Received April 25, 2013; Accepted June 12, 2013; Published June 19, 2013
Citation: Rahman SU, Ahmed B (2013) Perinatal Service in the State of Qatar. J Health Med Informat S11:012. doi: 10.4172/2157-7420.S11-012
Copyright: © 2013 Rahman SU, et al. This is an open-access article distributed under the terms of the Creative Commons Attribution License, which permits unrestricted use, distribution, and reproduction in any medium, provided the original author and source are credited.
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Maternal mortality rate (MMR): Qatar’s MMR dropped from 49/100,000 in 1990 to 9.02% in 2012. Qatar’s MMR
Perinatal medicine; Qatar; Maternal mortalty; Neonatal mortality; Progress
State of Qatar is a sovereign country in the Middle East. Geographically, a peninsula spread over 11,437 Sq km; it is bordered by Saudi Arabia in the South and Persian Gulf on all other sides. Currently, Qatar is the world’s largest Liquefied Natural Gas (LNG) producer . Since 2010, Qatar has the highest per capita GDP in the world, which is based on its proven reserves of oil and natural gas . Qatar’s economic boom, which started in mid-1990, has not only resulted in exponential increase in its population due to economic migration; it has also resulted in a parallel increase in the number of deliveries and births, approaching 20,000 deliveries per year. Qatar’s current population (1.8 million) is comprised of 30% native Qataris and 70% expatriates (Arab nations 20%; India 20%, Nepal 13%, Philippines 10%, Pakistan 7%, Sri Lanka 5% and other countries 5%) [2,3]. Life in Qatar is changing very fast due to heavy investment in infrastructure and systems development. This includes establishing an equitable health system, with universal access to health care for all citizens . This is evident from the fact that the State of Qatar allocated 27% of its national budget for health care during 2011 . United Nations has classified Qatar as one of the 42 countries possessing a very high human development index, which is evident from the fact that The State of Qatar is heavily investing in research, including health related research, through Qatar National Research Fund (QNRF) .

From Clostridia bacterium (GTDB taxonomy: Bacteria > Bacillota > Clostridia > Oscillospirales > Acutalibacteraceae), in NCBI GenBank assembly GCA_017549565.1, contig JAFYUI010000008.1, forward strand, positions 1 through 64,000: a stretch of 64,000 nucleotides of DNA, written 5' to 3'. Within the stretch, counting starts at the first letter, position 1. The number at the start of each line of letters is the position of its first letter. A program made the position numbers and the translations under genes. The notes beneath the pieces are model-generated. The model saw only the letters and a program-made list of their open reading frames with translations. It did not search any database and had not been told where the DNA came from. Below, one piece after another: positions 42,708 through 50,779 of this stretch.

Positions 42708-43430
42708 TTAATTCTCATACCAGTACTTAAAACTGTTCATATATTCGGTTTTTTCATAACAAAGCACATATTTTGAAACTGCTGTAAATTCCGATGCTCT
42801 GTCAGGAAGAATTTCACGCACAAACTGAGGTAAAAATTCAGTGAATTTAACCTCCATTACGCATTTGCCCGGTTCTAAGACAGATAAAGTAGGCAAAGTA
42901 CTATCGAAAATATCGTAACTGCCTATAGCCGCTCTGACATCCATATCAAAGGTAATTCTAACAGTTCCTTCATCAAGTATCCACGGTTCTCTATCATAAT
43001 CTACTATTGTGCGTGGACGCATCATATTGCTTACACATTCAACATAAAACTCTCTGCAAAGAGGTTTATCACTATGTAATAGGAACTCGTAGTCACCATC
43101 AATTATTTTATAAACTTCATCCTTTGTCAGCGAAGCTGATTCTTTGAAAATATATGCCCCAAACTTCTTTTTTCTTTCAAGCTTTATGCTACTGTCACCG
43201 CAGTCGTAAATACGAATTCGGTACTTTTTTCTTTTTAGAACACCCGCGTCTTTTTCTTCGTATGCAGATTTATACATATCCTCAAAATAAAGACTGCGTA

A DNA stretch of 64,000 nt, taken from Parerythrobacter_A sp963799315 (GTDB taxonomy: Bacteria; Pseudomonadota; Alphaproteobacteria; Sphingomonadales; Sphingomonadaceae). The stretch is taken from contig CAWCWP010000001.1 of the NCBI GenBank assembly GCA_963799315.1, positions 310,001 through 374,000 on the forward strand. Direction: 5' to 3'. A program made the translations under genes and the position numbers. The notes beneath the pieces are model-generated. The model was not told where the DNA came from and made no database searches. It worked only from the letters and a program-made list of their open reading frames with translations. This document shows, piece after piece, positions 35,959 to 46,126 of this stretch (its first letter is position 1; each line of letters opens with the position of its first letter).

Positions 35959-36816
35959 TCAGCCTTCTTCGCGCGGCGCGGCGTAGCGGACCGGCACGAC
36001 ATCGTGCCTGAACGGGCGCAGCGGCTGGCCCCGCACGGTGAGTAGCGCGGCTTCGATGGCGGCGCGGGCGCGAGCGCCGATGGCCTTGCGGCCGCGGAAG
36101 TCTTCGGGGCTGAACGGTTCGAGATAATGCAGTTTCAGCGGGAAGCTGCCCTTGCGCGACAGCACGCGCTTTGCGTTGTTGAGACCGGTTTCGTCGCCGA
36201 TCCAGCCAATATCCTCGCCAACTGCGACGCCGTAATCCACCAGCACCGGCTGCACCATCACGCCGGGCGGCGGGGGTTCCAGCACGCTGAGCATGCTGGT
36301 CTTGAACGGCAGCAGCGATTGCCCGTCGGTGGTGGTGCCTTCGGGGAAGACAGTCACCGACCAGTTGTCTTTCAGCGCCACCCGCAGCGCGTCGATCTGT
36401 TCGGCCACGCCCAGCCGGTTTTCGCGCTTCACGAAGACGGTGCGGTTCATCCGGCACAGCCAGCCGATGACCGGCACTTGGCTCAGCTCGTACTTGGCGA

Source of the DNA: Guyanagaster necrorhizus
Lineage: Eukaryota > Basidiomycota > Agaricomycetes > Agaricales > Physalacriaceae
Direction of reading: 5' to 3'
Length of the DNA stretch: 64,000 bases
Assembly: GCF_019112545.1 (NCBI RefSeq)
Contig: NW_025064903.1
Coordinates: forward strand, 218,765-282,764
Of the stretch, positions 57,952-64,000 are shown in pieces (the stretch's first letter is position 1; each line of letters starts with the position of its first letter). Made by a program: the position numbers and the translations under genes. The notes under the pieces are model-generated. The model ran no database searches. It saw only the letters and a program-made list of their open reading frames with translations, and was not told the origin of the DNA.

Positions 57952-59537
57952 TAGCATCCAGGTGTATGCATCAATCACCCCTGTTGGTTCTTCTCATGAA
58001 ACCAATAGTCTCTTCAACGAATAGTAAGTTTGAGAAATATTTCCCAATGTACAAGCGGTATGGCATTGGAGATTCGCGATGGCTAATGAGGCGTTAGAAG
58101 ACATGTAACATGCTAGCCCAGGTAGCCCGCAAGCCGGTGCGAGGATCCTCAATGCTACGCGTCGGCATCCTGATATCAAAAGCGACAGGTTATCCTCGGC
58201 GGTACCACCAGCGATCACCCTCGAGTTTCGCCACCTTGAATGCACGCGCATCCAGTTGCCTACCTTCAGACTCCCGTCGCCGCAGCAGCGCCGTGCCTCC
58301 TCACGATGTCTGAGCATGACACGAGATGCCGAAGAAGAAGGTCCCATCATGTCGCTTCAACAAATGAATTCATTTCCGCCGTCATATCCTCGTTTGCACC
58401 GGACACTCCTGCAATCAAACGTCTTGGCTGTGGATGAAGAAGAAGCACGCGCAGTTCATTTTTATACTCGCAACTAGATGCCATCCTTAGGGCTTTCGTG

Estimating and reporting reproductive outcomes, their correlates and risk factors at a national level is a daunting task. For the State of Qatar, Pearl Study (Perinatal Neonatal Outcomes Research Study in the Arabian Gulf) has now achieved this for maternal, neonatal and perinatal mortality outcomes during 2011 and their trends, since 1975. According to the PEARL Study, Qatar’s 2011 maternal, neonatal and perinatal outcomes are comparable to many high income countries, both from the West and East.
Qatar had only two maternal deaths during 2011, giving a Maternal Mortality Rate (MMR) of 9.85/100,000. Qatar’s MMR had been zero for several years between 1995 and 2000; for the rest of the years, it had been between 7 and 11 (Figure 1). This is a great achievement against a global MMR of 260/100,000 and regional MMR of 320/100,000 in the Eastern Mediterranean Region (EMR). Qatar MMR is comparable to many high income countries, both from the West and East (Figure 2) .